Supporting Professional Learning in a MOOC

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Milligan, C., & Littlejohn, A. (2014). Supporting professional learning in a massive open online course. The International Review Of Research In Open And Distributed Learning, 15(5). doi:http://dx.doi.org/10.19173/irrodl.v15i5.1855

Synopsis

In this study, Milligan and Littlejohn explained that massive open online courses (MOOCs) present a potentially useful means for supporting and enabling professional learning; however, there has been a limited understanding of their actual effectiveness. This study looked at the learning behaviors of health professionals within a MOOC offered by edX. A survey designed to establish a profile of each participant was conducted during week 4 of the course. Those that completed the survey were then invited to volunteer for a follow-up interview, containing questions that were intended to explore how the design of the course supported professional learning. The following research questions were identified:

  1. How do professionals prepare for learning in a MOOC?
  2. What learning behaviors do professionals exhibit while learning in the MOOC?
  3. How do professionals relate their MOOC learning to their professional role?

In the end, their data found little evidence of professional learners routinely relating the course content to their job role or work tasks, and little impact of the course on practice. While many professional learners intended to align the course to their professional learning needs, their performance in the course focused on viewing and reading content to gain the certificate at the end. There was no indication of professionals personalizing course goals to their professional practice.

Strengths

I found the organization and structure of this article easy to follow and understand. The research questions were clearly defined in the introduction and then again in the results, as each question was answered along with the corresponding data. The introduction also stated the order of what was going to be discussed. This approach made the goals very straightforward and left little ambiguity in how interpret the article. Additionally, I thought sources were cited appropriately and used effectively.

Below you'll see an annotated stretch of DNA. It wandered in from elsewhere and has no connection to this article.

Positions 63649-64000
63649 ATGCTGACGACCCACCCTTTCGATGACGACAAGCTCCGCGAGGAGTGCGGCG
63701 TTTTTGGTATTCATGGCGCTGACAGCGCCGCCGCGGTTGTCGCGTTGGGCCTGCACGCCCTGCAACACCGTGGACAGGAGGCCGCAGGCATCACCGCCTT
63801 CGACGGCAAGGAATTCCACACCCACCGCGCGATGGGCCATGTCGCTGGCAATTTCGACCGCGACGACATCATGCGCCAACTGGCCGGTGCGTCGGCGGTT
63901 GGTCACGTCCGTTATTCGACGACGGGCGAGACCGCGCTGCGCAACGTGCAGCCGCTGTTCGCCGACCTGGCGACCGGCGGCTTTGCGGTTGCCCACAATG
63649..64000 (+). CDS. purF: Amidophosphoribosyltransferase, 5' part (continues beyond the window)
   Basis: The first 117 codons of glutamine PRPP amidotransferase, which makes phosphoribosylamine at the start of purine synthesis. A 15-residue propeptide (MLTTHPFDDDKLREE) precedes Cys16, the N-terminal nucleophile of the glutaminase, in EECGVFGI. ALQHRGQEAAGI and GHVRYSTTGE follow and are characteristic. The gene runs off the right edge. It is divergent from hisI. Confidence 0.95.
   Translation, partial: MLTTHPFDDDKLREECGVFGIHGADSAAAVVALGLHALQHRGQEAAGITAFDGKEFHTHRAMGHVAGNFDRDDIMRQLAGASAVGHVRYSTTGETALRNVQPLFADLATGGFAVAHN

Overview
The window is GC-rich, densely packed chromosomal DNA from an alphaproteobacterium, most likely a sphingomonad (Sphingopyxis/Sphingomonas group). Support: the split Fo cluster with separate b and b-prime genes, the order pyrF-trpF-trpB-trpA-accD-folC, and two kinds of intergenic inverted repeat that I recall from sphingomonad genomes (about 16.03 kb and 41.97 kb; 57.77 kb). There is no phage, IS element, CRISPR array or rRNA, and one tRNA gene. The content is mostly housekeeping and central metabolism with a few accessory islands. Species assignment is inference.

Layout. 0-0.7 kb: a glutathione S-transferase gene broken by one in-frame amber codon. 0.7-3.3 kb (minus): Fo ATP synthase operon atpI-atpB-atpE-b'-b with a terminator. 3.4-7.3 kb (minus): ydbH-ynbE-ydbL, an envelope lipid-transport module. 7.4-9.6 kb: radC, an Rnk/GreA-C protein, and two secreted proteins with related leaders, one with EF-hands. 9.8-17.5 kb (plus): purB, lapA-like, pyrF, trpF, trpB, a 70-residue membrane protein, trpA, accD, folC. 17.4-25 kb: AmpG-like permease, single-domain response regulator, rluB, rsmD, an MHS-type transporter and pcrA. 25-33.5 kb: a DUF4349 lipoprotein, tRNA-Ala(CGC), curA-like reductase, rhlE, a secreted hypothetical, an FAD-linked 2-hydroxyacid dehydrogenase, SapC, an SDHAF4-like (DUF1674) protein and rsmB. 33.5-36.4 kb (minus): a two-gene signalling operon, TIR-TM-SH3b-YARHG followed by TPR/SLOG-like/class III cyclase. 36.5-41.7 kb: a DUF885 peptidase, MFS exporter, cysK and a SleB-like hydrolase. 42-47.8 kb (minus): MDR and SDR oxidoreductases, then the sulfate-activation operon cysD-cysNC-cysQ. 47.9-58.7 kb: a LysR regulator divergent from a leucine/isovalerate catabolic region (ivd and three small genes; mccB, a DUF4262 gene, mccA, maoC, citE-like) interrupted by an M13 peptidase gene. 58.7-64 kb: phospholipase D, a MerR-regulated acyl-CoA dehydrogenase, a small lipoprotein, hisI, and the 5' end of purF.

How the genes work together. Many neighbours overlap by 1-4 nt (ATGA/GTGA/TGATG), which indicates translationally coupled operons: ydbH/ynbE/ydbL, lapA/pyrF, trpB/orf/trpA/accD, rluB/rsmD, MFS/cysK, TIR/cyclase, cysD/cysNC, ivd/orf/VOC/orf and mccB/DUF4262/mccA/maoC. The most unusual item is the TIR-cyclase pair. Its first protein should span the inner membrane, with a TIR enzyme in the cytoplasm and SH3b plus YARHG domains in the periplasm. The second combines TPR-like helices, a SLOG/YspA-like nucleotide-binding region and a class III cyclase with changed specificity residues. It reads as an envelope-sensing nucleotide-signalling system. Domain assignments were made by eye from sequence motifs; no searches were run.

Critique

I would have liked to know a little bit more about how the MOOC in this study was structured. From the ‘context’ section, it sounded like the course basically consisted of video lectures, readings, and an automated assessment at the end. In other words, the course just sounded like a traditional schooling scenario. More work could have potentially been done to better embed professional practice into the curriculum. It shouldn’t be expected to simply rely on students to relate course material to professional practice on their own. That might work for some individuals, but not for those that who struggle more with self-directed learning. One respondent had even said that their time was concentrated around the video content and the homework assignments, that they didn’t have time to check out additional resources.

It wasn’t absolutely necessary, but it would have also been great to see some sort of graphic or chart illustrating their data. The authors said their study collected some quantitative data, but it was not all presented. This would help with scannability by allowing readers to quickly review the findings and then read the detailed text if they were interested in breaking them down or gain additional insight into the results.

Best uses

This study can be used to understand how students learn in an online environment. I personally could use this to better help with my course design, as I could argue that the structure in this course wasn’t very effective. It would also be interesting if there was a follow up study, with some modifications to the course, to see if that helped professional learners relate course content to their jobs more. For example, rather than having the automated assessments at the end of each unit, offer more customization by allowing learners to pick their own curiosities and pursue assignments related to their field.

There were some interesting comments in the course discussion forum that stood out to me as well. The course discussions received mixed responses, as some of the survey respondents found it helpful while others did not. 20% of the survey respondents choose not to contribute, choosing instead to lurk. That might not necessarily be a bad thing, as I do that on many of the communities I’m a member of, but it would be interesting to look at ways of increasing participation.

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